Even before this last situation came up, the shares had slid nearly 50%from the highs over the last two-years. That is because as the companygrew, it became easier for competitors to sell the same exact productsfor less and they were able to spruce up their images simultaneously.Shares of Kroger have risen nearly 50% in the same period. Whole Foodsis still going to make money and that is not under question, but theirmargins could be at risk for the long-term. Whole Foods no longer hasa 40+ P/E ratio, but at this stage in their cycle it might not deservemore than a 50% premium to its pure-play grocery competitors. We neverexpected any defection of "Whole Foods customers" to leave just becauseWal-Mart has dipped its toe in the organic food pool, but what doesthat probably do to relative pricing power. It’s hard to say who wouldbe an ideal CEO for the company in a more and more competitiveenvironment, but after a certain point in a business cycle it is rarelythe founder of the company.
24/7 Wall St. does not take calling for a CEO as a light matter. We donot look at slight underperformance or just for a near-term stock popas good enough reasons to call for a change. But this company is nowin a new stage of its cycle in an industry that has caught up to it.The company needs a ‘less eclectic leader’ and needs a board with a bitmore power over its officers. Even if Mackey somehow manages to hangon, the damage has been done and he has likely shot his credibility.At a bare minimum this is going to create new "anonymous public companyofficer posting guidelines" by the SEC, and this will become ethicalcase study material for universities and law schools around thecountry.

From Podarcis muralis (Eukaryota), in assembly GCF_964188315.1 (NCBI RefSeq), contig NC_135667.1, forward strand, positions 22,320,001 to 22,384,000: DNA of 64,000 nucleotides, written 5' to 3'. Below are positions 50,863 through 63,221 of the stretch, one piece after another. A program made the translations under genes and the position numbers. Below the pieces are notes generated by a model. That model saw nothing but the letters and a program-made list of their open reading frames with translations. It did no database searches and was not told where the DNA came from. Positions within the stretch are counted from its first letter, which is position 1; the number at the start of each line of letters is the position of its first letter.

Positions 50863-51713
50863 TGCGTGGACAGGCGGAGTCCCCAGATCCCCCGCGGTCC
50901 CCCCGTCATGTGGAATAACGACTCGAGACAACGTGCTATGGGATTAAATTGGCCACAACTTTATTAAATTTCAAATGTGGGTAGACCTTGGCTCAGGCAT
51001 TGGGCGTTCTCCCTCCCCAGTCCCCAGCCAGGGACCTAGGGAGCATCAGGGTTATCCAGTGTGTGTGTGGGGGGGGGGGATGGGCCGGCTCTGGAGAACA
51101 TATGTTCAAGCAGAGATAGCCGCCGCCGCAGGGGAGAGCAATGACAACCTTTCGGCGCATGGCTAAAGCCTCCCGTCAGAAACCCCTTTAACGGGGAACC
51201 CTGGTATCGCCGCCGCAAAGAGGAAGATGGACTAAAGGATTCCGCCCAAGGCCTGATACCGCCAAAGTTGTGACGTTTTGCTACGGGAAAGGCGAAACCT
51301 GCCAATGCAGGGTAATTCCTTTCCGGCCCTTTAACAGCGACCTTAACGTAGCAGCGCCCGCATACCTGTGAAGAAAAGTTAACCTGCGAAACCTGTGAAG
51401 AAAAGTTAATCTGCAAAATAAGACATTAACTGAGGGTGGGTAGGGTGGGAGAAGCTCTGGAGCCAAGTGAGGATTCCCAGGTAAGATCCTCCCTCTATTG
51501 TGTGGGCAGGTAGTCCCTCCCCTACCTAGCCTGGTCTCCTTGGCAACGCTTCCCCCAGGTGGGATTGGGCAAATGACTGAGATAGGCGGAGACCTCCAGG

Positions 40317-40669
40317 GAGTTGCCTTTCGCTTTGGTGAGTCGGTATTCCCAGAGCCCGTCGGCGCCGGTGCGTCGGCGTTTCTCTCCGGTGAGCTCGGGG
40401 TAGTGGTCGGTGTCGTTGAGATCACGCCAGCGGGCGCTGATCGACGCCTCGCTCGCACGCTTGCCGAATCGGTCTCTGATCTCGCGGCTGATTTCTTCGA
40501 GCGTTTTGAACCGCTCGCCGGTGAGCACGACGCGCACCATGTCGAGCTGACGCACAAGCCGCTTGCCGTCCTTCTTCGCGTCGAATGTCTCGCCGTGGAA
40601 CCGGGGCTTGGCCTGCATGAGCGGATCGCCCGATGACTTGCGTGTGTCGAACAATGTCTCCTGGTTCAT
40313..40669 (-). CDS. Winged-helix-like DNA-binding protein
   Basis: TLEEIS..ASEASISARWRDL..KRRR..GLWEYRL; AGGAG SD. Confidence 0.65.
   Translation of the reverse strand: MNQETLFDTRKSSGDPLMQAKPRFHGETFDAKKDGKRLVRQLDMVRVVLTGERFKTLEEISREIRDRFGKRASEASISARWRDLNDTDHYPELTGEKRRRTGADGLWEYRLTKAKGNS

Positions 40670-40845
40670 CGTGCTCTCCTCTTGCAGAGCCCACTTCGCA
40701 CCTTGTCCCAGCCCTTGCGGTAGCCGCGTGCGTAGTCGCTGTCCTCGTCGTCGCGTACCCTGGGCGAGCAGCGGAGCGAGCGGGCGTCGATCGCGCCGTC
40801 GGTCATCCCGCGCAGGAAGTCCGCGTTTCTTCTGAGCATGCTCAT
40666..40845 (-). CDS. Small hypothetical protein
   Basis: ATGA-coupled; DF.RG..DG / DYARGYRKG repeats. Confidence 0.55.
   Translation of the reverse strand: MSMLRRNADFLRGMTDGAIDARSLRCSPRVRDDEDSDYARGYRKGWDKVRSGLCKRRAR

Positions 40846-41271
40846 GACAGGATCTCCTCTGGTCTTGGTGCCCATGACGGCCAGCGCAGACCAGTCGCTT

Mackey’s issuance of statement claiming he had fun making these postsmay even be used against him ahead. This is also going to be a testover what defines "free speech" like someone yelling "fire" in atheater. The truth is that Mackey did a great thing socially when hefounded whole foods and really ramped up consumer awareness on thequality of food. I still shop there and the Mackey gaff won’t keep mefrom shopping there, even if I don’t use them exclusively. But thatdoesn’t mean he is aligned with the best interest of shareholders if hetries to stay too much longer. Sorry Mr. Mackey, but the company andshareholders will be far better if you step down (at least partially) sooner rather thanlater.
There will be an earnings webcast on July 31,and if Mackey is going to step down (even if it is temporarily pendingthe investigation and review) it would seem logical that he does itbefore that date. Also, here is the FTC hearing update site from Whole Foods that could get additional data.
Here was the original list of CEO’s we issued throughout December 2006, and 5 of these 10 corporate leaders have left or have announced they’d be stepping down. As a reminder, not all of these are calls to be fired as some are more strategic change recommendations.
Jon C. Ogg
July 18, 2007
Jon Ogg can be reached at email@example.com; he does not own securities in the companies he covers.